she faltered, apparently about to founder, but,
recovering, she laboured onward, a battered wraith
of a ship, with timbers strained beyond measure.
On the night of Thursday St. Elmo's Fire
made its appearance, "like a faint star," says
Strachy, trembling and streaming along with
a sparkling blaze, half the height upon the main-
mast, and shooting sometimes from shroud to
shroud. At which, Sir George Somers called
divers about him and showed them the same, who
observed it with much wonder and carefulness;
but upon a sudden, towards the morning, they
lost sight of it and knew not what way it made."
That was their last night of suffering. Early
next day, July 28, when the end seemed only a
matter of hours, Sir George Somers, who had
never left his post, described land a few miles
distant. The ship was worked into shallow
water and lodged between two shoals, her re-
puted resting-place appearing on the charts of
to-day as Sea Venture Flat. Sunset saw the
whole company of one hundred and forty men
and women on the shores of the thickly-wooded
island that was subsequently to bear the name
St. George's. Speaking of this event, an anony-
mous writer says:


"These islands of the Bermudas have ever been
accounted an enchanted pile of rocks, and a desert
habitation for devils; but all the fairies of the
rocks were but flocks of birds, and all the devils
that haunted the woods were but herds of swine.
Our people in the Bermudas found such abun-
dance of hogs that for nine months' space they
plentifully sufficed, and yet the number seemed not
Tools, sails, arms, cables, boats, and stores
were recovered from the Sea Venture, and the
castaways dug wells and built cabins, which they
thatched with palmetto leaves. The palmetto
and cedar furnished them with berries, and in
addition to hogs the islands provided an un-
limited supply of fish, turtles, water birds, and
prickly pears. After a time it was decided to
communicate, if possible, with Virginia. To this

These animals may have been the offspring of hogs that
escaped from wrecked vessels, but it is possible that the islands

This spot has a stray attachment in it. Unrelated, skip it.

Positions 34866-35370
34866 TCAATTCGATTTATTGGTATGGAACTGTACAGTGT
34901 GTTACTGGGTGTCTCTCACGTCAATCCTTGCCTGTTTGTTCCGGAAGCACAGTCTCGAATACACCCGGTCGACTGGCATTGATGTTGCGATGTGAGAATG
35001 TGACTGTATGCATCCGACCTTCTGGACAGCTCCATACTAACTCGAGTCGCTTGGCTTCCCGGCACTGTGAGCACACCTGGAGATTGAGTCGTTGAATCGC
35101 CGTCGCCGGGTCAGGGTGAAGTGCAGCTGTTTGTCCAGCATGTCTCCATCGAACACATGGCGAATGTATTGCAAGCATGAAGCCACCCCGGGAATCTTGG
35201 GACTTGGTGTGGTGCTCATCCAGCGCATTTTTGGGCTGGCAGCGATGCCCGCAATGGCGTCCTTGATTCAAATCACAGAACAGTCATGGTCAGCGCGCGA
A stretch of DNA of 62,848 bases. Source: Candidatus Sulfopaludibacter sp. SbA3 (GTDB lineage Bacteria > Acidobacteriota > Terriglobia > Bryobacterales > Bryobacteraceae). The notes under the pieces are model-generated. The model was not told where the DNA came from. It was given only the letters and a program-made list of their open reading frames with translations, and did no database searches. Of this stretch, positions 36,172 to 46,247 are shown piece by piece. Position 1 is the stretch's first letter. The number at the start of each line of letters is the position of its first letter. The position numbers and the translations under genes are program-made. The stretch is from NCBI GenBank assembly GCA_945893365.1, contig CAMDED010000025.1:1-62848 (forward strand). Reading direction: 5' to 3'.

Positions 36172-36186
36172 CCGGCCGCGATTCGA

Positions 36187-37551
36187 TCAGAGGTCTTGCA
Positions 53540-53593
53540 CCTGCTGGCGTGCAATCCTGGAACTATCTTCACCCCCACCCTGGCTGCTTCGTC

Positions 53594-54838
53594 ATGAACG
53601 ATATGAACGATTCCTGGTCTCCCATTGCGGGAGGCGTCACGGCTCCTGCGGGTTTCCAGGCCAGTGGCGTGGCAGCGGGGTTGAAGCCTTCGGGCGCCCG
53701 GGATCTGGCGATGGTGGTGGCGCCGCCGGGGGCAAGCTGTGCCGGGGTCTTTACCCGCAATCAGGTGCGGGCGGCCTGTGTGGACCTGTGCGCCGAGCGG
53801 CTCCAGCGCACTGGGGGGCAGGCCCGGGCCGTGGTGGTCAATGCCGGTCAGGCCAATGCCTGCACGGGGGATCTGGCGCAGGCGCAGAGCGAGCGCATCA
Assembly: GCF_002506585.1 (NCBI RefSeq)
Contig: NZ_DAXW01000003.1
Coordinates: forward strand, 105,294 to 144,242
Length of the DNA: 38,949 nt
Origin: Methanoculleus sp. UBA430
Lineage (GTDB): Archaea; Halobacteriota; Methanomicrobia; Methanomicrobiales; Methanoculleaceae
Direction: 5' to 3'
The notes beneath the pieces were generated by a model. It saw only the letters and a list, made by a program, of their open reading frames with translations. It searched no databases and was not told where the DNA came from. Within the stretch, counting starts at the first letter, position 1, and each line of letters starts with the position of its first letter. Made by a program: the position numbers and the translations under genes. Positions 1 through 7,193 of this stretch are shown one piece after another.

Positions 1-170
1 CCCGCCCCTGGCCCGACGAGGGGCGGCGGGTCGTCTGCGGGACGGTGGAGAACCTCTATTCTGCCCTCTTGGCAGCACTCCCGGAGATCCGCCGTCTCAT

were stocked by far-seeing pirates. When the Bermudas came
under control of the company organised for their settlement,
the memory of the abundance of hogs was perpetuated by the
issuing of what the proprietors called a "base coyne." This is
known to numismatists as "hog money." It was a crude and
imperfectly stamped piece. On the obverse side were the words
"Sommer Islands" and a wild boar, with the Roman numerals
over it, and on the reverse appeared a ship under sail, having
the Cross of St. George at each masthead. The number of coins
was limited. Only a few are in the possession of Bermudian
families and foreign collectors. All are held at high figures.


end the long boat was fitted with a deck made
from the ship's hatches and provided with sails
and oars. Carrying a crew of seven men in com-
mand of Henry Raven, this little craft cleared
the reefs on September 1 and reached the open
sea, to pursue her perilous voyage. Raven prom-
ised to return as quickly as possible, and by pre-
arrangement beacon fires were lighted on the
headlands so that he might be guided to a safe
anchorage. But the plucky sailors went to an
unknown death, and after two months elapsed the
adventurers lost hope of receiving help from the
The construction of a vessel was begun by
Richard Frubbusher, a shipwright, probably at
the little cove called Buildings Bay, within a
short distance of the Town Cut Channel, at the
eastern end of -St. George's Island; but Sir
George Somers, knowing that this craft would not
be of sufficient size to accommodate all hands,
decided to build a pinnace, and asked Sir Thomas
Gates for workmen. His request was readily
granted, but the spirit of discontent manifested
itself, and the Governor faced three successive
conspiracies against his rule, the last being so
serious that he summarily shot one of the plotters.
The remainder fled to the woods, but all save two
- Christopher Carter and Edward Waters re-


turned upon receiving a promise of immunity
from punishment, and thereafter the work pro-
ceeded without interruption. Both vessels were
constructed largely of native cedar and caulked
with oakum, pitch, and tar, and lime and turtle's
Frubbusher's craft was launched on March 80,
1610, and named the Deliverance. She was forty
feet by the keel, nineteen feet in breadth, and of